Spotting Democracy’s Disruption in a Pandemic
By J.D. Mechelke
In a pandemic, our attention should be on stopping spread, sickness, and death. But there are less obvious places our attention should be. A state of chaos and exception like this pandemic is dry brush for autocratic fires. Pay attention to the exceptions. Watch for the distinctions.
The philosopher Giorgio Agamben compares a state of emergency to a “state of exception.” When out of the ordinary things occur—like war, natural disaster, or pandemics—the legal and political “norm” needs to shift accordingly. But this extra-ordinary state of exception often gives enormous power to a single person, someone who has taken control of the uncertainties inherent in such a time. States of exception, Agamben holds, helped to create the conditions that gave rise to the concentration camps of Spain, Cuba, colonial South Africa, and Nazi Germany (127-131).
While one cannot make comparisons to these cases, it’s important to notice that President Trump’s powers multiplied after declaring a state of emergency on March 13. This was a necessary step—our healthcare workers and institutions desperately need extra resources and the coordination of resource distribution that national government can provide. But, as Senator Schumer tweeted, “he [Trump] must not overstep his authority or indulge his autocratic tendencies for purposes not truly related to this crisis.”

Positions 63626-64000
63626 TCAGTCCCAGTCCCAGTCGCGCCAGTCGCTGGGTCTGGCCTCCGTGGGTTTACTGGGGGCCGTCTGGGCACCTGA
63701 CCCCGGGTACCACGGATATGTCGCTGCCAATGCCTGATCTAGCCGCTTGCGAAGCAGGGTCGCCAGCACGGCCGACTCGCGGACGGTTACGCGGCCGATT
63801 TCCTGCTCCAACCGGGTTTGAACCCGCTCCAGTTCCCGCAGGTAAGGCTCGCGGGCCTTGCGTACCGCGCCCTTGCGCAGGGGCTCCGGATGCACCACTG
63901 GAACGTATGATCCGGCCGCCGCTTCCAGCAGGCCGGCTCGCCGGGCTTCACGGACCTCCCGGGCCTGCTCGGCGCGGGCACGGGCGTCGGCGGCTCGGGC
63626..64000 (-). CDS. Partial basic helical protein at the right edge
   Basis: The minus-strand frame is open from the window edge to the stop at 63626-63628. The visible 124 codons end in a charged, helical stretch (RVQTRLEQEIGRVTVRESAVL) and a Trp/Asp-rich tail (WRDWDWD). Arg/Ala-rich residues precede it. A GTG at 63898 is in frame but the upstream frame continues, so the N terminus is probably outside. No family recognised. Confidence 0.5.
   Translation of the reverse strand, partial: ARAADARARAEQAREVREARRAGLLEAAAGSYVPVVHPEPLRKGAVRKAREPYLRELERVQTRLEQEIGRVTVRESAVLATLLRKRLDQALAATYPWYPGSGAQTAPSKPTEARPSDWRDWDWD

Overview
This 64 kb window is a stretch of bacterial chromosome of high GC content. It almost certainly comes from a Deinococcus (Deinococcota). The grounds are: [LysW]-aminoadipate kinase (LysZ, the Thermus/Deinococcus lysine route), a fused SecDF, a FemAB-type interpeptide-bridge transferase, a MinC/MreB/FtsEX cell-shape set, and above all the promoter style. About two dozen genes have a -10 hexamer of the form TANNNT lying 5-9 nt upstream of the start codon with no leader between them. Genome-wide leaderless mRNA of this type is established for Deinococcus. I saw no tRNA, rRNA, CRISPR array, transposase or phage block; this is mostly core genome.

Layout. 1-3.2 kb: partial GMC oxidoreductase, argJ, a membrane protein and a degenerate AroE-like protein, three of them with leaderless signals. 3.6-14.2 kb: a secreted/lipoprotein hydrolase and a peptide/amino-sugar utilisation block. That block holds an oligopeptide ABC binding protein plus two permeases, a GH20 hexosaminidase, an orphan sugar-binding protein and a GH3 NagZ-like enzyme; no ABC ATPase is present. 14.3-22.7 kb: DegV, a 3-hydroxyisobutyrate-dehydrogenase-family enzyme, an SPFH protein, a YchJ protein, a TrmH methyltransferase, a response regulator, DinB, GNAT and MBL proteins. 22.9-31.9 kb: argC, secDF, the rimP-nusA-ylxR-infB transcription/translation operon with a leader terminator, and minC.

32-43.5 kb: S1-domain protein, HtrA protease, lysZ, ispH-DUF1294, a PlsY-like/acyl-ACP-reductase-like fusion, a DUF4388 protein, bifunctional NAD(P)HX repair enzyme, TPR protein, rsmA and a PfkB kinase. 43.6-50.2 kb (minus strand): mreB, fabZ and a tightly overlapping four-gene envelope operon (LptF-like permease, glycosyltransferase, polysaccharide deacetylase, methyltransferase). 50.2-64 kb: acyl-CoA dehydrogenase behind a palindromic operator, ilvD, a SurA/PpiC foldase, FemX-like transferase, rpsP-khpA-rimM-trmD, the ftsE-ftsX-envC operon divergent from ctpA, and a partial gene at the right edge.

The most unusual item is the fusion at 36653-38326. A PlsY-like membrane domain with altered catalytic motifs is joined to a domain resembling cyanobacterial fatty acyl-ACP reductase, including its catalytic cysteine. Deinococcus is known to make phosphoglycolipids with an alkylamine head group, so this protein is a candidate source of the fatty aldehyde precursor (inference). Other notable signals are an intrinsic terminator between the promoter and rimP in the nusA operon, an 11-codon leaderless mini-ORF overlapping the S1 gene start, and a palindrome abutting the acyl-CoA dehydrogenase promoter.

A month later, Trump falsely proclaimed on April 13 that “when somebody is the President of the United Sates, the authority is total.”
Many of the exceptional regulations which enforce social/physical distancing are common sense. Epidemiologists are confident that social distancing is essential to slow the spread of the virus and preserve the healthcare system. At this time, border closings aren’t isolationist but rather beneficial in reducing viral reach.
However, consider exceptions that other countries have implemented. In Spain, excessive punishments for violating mandatory lockdowns have included possible arrest and fines up to €30,000. While maintaining lockdowns is often essential, excessive punishments are open to governmental and political abuse.
Governmental breaches of data privacy—like the harvesting of mobile phone location data by Israel and the public disclosure of private health data by South Korea—are employed as a means of “social control, even turning security agency technologies on their own civilians,” The New York Times reported. Israel’s Prime Minister Benjamin Netanyahu has been given authority to rule without oversight from the courts, and Hungary’s Prime Minister Orbán has been granted the authority to rule by decree.